Trade talks are going on in Washington, D.C., between China and the U.S. in an effort to avert an all-out trade war. Among those closely watching are California's winemakers.
More visitors come to Napa Valley from China than any other foreign country, and some wineries actively court Chinese customers. Mondavi and Beringer host frequent Mandarin-language tours, and other wineries have menus in Chinese. At the tasting room at Honig Winery in Rutherford, there are Chinese signs, including ads for a door-to-door international delivery service.
On a balcony overlooking his vineyard, Michael Honig points to row upon row of grapes that will eventually become sauvignon blanc and cabernet. Both are among the wines that his winery sends to China.
In the past decade, U.S. wine exports to "greater" China, including Taiwan, rose 450 percent. But last month China slapped a tariff on U.S. wine, and other food and agricultural products, in retaliation for U.S. tariffs on steel and aluminum.
China is now one of the top export destinations for U.S. wine, the vast majority of which comes from California. But, before the latest tariff spat, the combined taxes and tariffs for importing them to China were already more than 48 percent. On top of that, importers, distributors and retailers in China have to make a profit, too, and there are also shipping and warehousing costs. This already means a huge markup.
"Our price point in the U.S. for our Napa cab, for example, it's roughly $50 on the shelf," Honig says. "In China, it's more than double. It's over $100 on the shelf in China."
And now there's a 15 percent tariff increase. Most Chinese consumers haven't felt the sting of the new prices yet because stores there are still stocked with pre-tariff wine.
Jeff Zhang, who runs a company called Napa Go, which markets U.S. wines in China, says the big wine-drinking season is around Chinese New Year. The spring is usually a good time to restock, but this year some importers are delaying their purchases.
"Because of the tariff increase, there are a good amount of wine being put on hold in the inventory from the U.S., not shipping to China," Zhang says.
Importers want to make sure there will be enough demand at the new prices. Honig winery had an annual shipment -- worth hundreds of thousands of dollars -- scheduled for this month. That's now on hold until the fall. Likewise, Wente Vineyards in Livermore has $500,000 in wine shipments on hold.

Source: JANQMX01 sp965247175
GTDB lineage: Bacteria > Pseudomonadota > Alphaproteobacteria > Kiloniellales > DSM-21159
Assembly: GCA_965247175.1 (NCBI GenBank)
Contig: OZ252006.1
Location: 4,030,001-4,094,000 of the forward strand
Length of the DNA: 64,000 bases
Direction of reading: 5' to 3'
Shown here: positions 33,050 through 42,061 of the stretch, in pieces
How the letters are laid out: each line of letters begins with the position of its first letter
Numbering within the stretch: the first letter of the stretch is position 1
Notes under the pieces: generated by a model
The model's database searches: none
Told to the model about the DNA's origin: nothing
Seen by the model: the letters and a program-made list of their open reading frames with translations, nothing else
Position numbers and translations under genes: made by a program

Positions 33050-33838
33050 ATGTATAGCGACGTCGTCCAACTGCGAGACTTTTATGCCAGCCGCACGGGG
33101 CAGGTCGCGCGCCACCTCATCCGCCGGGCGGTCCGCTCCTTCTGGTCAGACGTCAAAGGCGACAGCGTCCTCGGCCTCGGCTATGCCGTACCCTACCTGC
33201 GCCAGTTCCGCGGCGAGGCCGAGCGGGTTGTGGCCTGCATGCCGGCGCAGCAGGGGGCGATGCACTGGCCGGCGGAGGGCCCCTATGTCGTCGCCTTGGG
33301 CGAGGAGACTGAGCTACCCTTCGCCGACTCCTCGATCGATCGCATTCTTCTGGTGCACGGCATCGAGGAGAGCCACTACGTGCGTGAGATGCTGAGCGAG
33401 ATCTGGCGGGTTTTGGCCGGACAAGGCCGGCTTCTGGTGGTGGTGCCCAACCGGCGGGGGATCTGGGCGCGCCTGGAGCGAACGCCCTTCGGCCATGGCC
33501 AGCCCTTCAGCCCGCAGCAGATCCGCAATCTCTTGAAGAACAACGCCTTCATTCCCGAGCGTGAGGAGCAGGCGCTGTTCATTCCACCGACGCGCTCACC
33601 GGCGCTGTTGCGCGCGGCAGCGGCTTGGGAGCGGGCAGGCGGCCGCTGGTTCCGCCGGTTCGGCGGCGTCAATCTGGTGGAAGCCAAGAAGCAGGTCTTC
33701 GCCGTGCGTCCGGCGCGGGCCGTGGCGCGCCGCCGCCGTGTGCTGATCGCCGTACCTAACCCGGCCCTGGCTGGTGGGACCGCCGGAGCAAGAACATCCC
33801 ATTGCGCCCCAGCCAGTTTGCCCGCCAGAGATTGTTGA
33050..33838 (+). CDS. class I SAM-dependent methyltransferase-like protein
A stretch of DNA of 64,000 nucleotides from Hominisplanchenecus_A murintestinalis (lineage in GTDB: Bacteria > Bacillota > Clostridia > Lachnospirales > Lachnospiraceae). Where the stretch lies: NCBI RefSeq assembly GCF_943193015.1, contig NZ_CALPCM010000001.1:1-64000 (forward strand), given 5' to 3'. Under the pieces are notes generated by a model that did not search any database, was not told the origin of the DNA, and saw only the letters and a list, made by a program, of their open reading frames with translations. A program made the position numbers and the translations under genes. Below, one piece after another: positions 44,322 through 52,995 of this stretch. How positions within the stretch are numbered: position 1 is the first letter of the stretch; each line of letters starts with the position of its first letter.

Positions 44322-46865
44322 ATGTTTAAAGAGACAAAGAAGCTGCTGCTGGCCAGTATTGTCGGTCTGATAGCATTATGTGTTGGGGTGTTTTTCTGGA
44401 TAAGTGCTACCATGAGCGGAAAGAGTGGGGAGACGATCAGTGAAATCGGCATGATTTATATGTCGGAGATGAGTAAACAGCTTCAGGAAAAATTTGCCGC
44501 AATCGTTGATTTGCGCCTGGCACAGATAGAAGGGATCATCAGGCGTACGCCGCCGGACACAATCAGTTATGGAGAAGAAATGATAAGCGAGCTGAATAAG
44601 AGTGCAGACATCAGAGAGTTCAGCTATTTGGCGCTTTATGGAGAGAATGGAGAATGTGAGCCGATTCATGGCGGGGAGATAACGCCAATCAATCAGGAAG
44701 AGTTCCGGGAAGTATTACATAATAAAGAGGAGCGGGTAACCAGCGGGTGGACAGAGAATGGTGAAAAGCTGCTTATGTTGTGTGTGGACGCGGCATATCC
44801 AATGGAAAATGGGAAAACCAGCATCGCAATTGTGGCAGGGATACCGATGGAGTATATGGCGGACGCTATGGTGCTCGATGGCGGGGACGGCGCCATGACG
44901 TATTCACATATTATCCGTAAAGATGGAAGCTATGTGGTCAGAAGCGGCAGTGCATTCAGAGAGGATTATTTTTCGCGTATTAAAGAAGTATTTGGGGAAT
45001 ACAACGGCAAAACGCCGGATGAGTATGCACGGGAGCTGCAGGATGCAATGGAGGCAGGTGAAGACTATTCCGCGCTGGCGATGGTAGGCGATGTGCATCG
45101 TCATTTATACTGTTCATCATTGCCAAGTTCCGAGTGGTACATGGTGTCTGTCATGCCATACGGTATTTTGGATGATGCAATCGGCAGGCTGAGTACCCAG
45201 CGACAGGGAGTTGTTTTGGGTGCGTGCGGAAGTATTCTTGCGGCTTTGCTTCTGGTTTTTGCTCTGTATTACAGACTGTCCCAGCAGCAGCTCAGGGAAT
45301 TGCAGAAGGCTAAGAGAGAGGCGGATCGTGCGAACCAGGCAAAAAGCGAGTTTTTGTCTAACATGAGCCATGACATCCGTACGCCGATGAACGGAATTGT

Chinese study-abroad student Kai Feng Chen was visiting a vineyard outside Calistoga recently. He said his friends who have traveled to Napa know how good the wine is and will likely continue to buy it. But if the tariffs boost the prices for people back home in China, that would make those wines less popular.
"If you have [a] $500 budget for wine, most Chinese I believe would choose French wine instead of American wine," Chen says.
And French wines are not the only competition, Honig says.
"If you look at other wines from around the world -- New Zealand, Australia, Chile -- they either have zero tariffs or going to zero tariffs next year, as it relates to China. We're going up. It doesn't make any sense," the winemaker says. "We're not gonna go out of business because we don't sell wine in China, but I think the bigger challenge is we're going the wrong direction."
A few wineries have opted to temporarily take on the entire hit of the new tariffs themselves, fearing a lost market share now might take them years to build back. Other wineries are splitting the cost burden with importers.
Later this month, winemakers from around the world will converge in Hong Kong for one of the largest wine shows of the year. Many California winemakers are hoping trade talks will be resolved by then, so they can continue to make inroads into this growing market.